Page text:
2B30.30 - Magdeburg Hemispheres

Code Number:
2B30.30
Demo Title:
Magdeburg Hemispheres
Condition:
Excellent
Principle:
Air Pressure
Area of Study:
Heat & Fluids
Equipment:
Magdeburg Hemispheres.
Procedure:

Some vacuum grease should be applied to the hemispheres to insure a good seal. Align the arrows that are scratched into the hemispheres to insure success of this demo.

References:
  • Armand Le Noxaïc, "A Spectacular Experiment Exhibiting Atmospheric Pressure", TPT, Vol. 52, #4, Apr. 2014, p. 223. 
  • Carl H. Hayn, "Archimedes and the Magdeburg Hemispheres", TPT, Vol. 13, #1, Jan. 1975, p. 42.
  • Ernest Hammond, "Demonstration of Atmospheric Pressure", TPT, Vol. 3, #6, Sept. 1965, p. 285. 
  • Thomas B. Greenslade Jr., "The Magdeburg Hemispheres", AJP, Vol. 81, #2, Feb. 2013, p. 87.
  • Guenter Schwarz, P. Vijendran, and A. K. Gupta, "Quantitative Study of Force due to Air Pressure", AJP, Vol. 36, #3, Mar. 1968, p. ix.
  • Back Scatter, "Magdeburg Hemispheres", Physics Today, Vol. 74, #12, Dec. 2021, p. 68.
  • D. Rae Carpenter Jr. and Richard B. Minnix, "F-015. Magdeburg Hemispheres", DICK and RAE Physics Demo Notebook, 1993.
  • D. Rae Carpenter Jr. and Richard B. Minnix, "F-020. Balloon With 2 Cups", DICK and RAE Physics Demo Notebook, 1993.
  • G. D. Freier and F. J. Anderson, "Fd-2. Mageburg Hemispheres", A Demonstration Handbook for Physics.
  • Julien Clinton Sprott, "2.1. Magdeburg Hemispheres", Physics Demonstrations, ISBN 0-299-21580-6, p. 66 - 67.
  • George M. Hopkins, "The Barometer", Experimental Science, p. 90.
  • John Henry Pepper, "Experiments with the Air-Pump", Cyclopadic Science Simplified, p. 448 - 449.
  • R. W. Pohl, "14. The Atmosphere: Experiments on Atmospheric Pressure", Physical Principles of Mechanics and Acoustics, p. 180 - 181.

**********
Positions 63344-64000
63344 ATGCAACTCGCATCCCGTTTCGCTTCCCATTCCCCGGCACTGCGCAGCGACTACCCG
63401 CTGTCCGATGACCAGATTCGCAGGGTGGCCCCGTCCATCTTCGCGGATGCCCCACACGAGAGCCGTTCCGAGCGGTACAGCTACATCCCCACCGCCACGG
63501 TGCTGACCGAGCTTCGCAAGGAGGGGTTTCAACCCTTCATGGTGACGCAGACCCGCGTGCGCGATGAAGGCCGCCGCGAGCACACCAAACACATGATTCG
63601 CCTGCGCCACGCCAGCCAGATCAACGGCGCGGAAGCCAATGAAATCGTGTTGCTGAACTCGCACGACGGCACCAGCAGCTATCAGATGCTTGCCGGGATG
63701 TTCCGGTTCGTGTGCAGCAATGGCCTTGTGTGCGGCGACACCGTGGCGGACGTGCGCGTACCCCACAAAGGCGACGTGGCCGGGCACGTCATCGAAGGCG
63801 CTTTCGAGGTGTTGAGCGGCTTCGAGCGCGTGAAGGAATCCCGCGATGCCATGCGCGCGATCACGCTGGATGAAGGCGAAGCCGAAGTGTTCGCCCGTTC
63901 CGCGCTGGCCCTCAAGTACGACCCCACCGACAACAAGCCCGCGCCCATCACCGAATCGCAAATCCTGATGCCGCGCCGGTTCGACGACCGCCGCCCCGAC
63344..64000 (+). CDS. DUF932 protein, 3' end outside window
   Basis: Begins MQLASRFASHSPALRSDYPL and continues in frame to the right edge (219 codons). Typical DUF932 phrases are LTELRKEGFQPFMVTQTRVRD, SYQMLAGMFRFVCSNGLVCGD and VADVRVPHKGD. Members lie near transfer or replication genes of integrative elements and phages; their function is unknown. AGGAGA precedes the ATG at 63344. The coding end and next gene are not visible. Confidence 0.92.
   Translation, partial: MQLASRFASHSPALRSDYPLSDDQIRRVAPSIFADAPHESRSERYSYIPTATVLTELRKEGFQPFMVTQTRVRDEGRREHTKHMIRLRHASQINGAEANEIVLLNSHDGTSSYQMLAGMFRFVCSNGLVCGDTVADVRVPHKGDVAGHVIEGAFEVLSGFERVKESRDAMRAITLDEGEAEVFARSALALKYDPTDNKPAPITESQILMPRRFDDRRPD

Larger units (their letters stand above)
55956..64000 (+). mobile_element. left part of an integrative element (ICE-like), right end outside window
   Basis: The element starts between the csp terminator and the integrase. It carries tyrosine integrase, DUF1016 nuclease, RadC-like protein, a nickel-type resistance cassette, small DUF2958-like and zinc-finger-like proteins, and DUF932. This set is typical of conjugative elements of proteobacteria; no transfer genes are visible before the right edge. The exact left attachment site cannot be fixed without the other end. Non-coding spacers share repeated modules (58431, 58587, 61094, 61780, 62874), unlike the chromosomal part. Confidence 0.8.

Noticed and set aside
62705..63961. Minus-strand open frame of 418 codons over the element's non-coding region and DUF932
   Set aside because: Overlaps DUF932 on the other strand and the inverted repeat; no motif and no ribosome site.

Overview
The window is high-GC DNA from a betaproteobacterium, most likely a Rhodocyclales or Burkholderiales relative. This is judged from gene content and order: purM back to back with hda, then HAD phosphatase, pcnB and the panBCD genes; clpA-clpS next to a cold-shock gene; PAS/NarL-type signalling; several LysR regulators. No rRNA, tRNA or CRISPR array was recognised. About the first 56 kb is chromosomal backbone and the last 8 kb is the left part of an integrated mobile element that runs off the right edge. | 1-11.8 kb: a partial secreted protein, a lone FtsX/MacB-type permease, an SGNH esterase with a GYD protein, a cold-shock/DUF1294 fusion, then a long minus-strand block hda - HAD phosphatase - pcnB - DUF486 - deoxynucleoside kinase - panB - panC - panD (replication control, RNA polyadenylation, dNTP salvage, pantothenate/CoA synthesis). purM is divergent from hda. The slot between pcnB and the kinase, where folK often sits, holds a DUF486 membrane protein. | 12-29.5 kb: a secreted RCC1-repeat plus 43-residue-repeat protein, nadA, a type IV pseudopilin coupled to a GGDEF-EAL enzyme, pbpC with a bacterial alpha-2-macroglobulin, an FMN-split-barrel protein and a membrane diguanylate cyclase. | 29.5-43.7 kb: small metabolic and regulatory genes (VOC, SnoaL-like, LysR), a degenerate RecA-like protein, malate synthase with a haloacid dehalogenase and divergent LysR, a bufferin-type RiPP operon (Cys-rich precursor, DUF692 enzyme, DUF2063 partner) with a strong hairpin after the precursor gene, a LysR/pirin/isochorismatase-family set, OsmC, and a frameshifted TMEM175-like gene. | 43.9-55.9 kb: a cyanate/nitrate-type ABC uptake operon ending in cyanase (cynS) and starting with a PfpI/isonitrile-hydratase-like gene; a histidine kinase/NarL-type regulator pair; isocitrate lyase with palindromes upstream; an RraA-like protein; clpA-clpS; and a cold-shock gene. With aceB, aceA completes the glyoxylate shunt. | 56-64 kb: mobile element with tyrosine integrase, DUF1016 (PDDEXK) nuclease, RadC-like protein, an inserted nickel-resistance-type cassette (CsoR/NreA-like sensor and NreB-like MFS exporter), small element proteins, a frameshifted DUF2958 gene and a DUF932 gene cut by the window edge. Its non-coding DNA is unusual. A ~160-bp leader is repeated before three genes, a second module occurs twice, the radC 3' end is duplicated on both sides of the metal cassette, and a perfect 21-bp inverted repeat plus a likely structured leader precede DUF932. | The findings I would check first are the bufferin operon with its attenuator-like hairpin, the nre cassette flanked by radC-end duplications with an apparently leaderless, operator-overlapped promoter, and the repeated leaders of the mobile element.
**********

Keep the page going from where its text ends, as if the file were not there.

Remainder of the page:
• Martin Gardner, "The Magdeburg Tumblers", Entertaining Science Experiments with Everyday Objects, p. 103.
  • Julius Sumner Miller, Q40 & A40, Millergrams I – Some Enchanting Questions for Enquiring Minds, p. 33 & 90.

Disclaimer: These demonstrations are provided only for illustrative use by persons affiliated with The University of Iowa and only under the direction of a trained instructor or physicist.  The University of Iowa is not responsible for demonstrations performed by those using their own equipment or who choose to use this reference material for their own purpose.  The demonstrations included here are within the public domain and can be found in materials contained in libraries, bookstores, and through electronic sources.  Performing all or any portion of any of these demonstrations, with or without revisions not depicted here entails inherent risks.  These risks include, without limitation, bodily injury (and possibly death), including risks to health that may be temporary or permanent and that may exacerbate a pre-existing medical condition; and property loss or damage.  Anyone performing any part of these demonstrations, even with revisions, knowingly and voluntarily assumes all risks associated with them.